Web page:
2Department of Internal Medicine, American University of Beirut, P.O.Box 11–0236, Riad El-Solh, Beirut, 1107-2020, Lebanon
3Members of the Public Health and Nutrition (PHAN) Research Group at the American University of Beirut, P.O.Box 11–0236, Riad El-Solh, Beirut, 1107-2020, Lebanon

Introduction

Type 2 Diabetes (T2D) has reached epidemic proportions in both developed and developing countries and is now recognized as a major global health problem [1-4]. Lebanon, similar to other counties of the Middle East North Africa Region (MENA) region, is witnessing a polarization in disease patterns with under nutrition and its related diseases coexisting with chronic diseases such as T2D and cardiovascular diseases typically associated with developed countries [5]. Even though the prevalence of T2D among adults in Lebanon (15.8%) [6] appears to be lower than that reported from most other countries in the MENA region including Bahrain (25.5%), United Arab Emirates (23.3%) and Saudi Arabia (23.7%) [5], available data in the country suggested that prevalence rates of the disease are following an alarming trend over time, increasing from 11.6% in 1999 to 15.8% in 2004 [6,7]. According to the International Diabetes Federation, the projected prevalence of T2D among adults in Lebanon for year 2020 is 20.4% [8]. This is corroborated by a recent report suggesting that, worldwide, the greatest relative increase in the number of people with diabetes is expected to occur in countries of the Middle Eastern crescent [9]. This escalating trend in disease prevalence coupled to significant downstream pathophysiologic effects and enormous financial liabilities poses a major public health problem that necessitates the search for mitigating factors and strategies to address them.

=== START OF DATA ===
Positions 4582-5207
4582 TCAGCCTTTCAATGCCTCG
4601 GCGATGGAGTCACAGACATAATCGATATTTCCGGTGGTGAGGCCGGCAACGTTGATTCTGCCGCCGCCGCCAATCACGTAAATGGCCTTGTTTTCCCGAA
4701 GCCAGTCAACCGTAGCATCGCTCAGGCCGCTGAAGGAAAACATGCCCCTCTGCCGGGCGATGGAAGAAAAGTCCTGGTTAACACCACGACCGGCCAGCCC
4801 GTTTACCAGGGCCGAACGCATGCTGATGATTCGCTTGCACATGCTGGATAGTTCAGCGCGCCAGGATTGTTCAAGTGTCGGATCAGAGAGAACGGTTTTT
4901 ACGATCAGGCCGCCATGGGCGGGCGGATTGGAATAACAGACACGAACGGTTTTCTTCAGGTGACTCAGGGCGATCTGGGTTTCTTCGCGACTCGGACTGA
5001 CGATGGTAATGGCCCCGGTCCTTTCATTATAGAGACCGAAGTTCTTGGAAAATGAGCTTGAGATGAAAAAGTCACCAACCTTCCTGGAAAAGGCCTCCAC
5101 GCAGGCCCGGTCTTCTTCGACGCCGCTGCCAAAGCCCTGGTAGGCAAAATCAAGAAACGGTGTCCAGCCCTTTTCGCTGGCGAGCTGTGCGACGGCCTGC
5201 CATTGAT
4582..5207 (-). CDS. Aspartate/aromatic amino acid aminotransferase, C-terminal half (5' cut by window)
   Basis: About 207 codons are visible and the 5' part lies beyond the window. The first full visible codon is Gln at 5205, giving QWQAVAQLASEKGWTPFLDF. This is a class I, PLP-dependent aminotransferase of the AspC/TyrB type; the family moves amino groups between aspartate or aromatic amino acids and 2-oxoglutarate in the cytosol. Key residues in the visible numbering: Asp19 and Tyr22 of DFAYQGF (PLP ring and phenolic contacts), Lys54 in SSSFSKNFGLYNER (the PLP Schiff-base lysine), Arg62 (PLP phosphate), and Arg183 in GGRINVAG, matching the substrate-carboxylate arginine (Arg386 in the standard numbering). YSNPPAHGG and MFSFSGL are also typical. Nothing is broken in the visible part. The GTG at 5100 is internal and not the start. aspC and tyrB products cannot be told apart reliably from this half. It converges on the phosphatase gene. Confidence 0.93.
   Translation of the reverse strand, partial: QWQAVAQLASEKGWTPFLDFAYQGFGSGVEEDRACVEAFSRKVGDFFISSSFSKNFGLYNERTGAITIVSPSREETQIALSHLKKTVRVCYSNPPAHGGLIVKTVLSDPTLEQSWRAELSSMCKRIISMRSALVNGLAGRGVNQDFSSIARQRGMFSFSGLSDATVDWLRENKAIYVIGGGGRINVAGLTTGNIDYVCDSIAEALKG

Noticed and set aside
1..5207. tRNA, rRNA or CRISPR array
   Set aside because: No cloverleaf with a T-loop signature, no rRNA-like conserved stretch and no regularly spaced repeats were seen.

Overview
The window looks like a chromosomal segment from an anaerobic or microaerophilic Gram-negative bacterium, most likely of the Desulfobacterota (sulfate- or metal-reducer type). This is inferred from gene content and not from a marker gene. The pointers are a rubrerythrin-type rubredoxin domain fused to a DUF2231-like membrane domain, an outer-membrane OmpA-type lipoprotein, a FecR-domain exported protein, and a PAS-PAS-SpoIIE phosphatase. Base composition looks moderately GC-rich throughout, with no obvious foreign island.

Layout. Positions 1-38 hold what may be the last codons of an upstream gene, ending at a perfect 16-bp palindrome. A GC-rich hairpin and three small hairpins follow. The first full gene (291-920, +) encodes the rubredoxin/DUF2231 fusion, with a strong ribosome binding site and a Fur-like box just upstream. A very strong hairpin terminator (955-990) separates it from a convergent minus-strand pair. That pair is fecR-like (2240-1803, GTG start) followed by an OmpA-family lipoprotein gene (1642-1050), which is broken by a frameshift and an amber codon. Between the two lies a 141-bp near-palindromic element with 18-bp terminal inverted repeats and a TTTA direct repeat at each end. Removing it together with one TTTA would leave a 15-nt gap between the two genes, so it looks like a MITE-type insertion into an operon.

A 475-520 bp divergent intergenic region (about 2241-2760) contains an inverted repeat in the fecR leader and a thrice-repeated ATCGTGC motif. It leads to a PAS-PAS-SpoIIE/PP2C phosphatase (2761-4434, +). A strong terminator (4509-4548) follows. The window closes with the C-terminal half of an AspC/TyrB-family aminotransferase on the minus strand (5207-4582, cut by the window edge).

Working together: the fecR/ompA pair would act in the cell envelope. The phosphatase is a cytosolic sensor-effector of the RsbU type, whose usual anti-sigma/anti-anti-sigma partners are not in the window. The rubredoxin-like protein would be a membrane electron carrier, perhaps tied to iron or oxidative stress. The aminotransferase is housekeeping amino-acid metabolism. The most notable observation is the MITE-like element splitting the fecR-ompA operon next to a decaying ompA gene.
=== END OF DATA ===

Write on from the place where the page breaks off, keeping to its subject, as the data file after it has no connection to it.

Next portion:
Dietary intake is an important modifiable environmental risk factor in the development and prevention of T2D [10]. Although there is convincing evidence that excess consumption of calories and high glycemic index foods that are also low in phytochemical content are associated with an increased risk of T2D [11-14], the evidence regarding the association of other dietary related risk factors with T2D is far less complete [15]. More recently, several nutritional epidemiologic studies have examined the association between dietary patterns rather than single nutrients in relation to the risk of T2D. Dietary patterns may exert greater effects on health than individual foods, nutrients, or food groups [16]. This approach has been used to study obesity, diabetes, cancer, cardiovascular diseases, and all-cause mortality [17-24]. Most of the studies investigating the association of various dietary patterns with the risk of T2D –whether patterns were derived a posteriori (using cluster or factor analyses) or according to hypothesis-driven methods (such as index analysis) - showed that the adoption of a Western and Western-like dietary patterns, characterized by high intakes of processed foods, red meat, and refined grains, were related to a higher risk of glucose intolerance and T2D [17,21-27]. A recent study in Lebanon also showed that adherence to a Western dietary pattern was associated with higher odds of hyperglycemia and metabolic syndrome [28].

Furthermore, a Mediterranean dietary pattern, characterized by high consumption of fruits, vegetables, fish, and olive oil, has also been suggested to be protective against the risk of metabolic abnormalities and T2D [29-32]. In the East Mediterranean region, studies evaluating the association between the different dietary patterns and the risk of T2D are scarce [33,34].

The aim of this study was to examine the association of various dietary patterns with the odds of T2D among Lebanese adults. Findings from this study could inform prevention strategies among Lebanese adults with high risk of T2D.


Materials and methods

This study was approved by the Institutional Review Board at the American University of Beirut. All participants signed a consent form prior to participation and had the right to withdraw from the study at any time.

Study design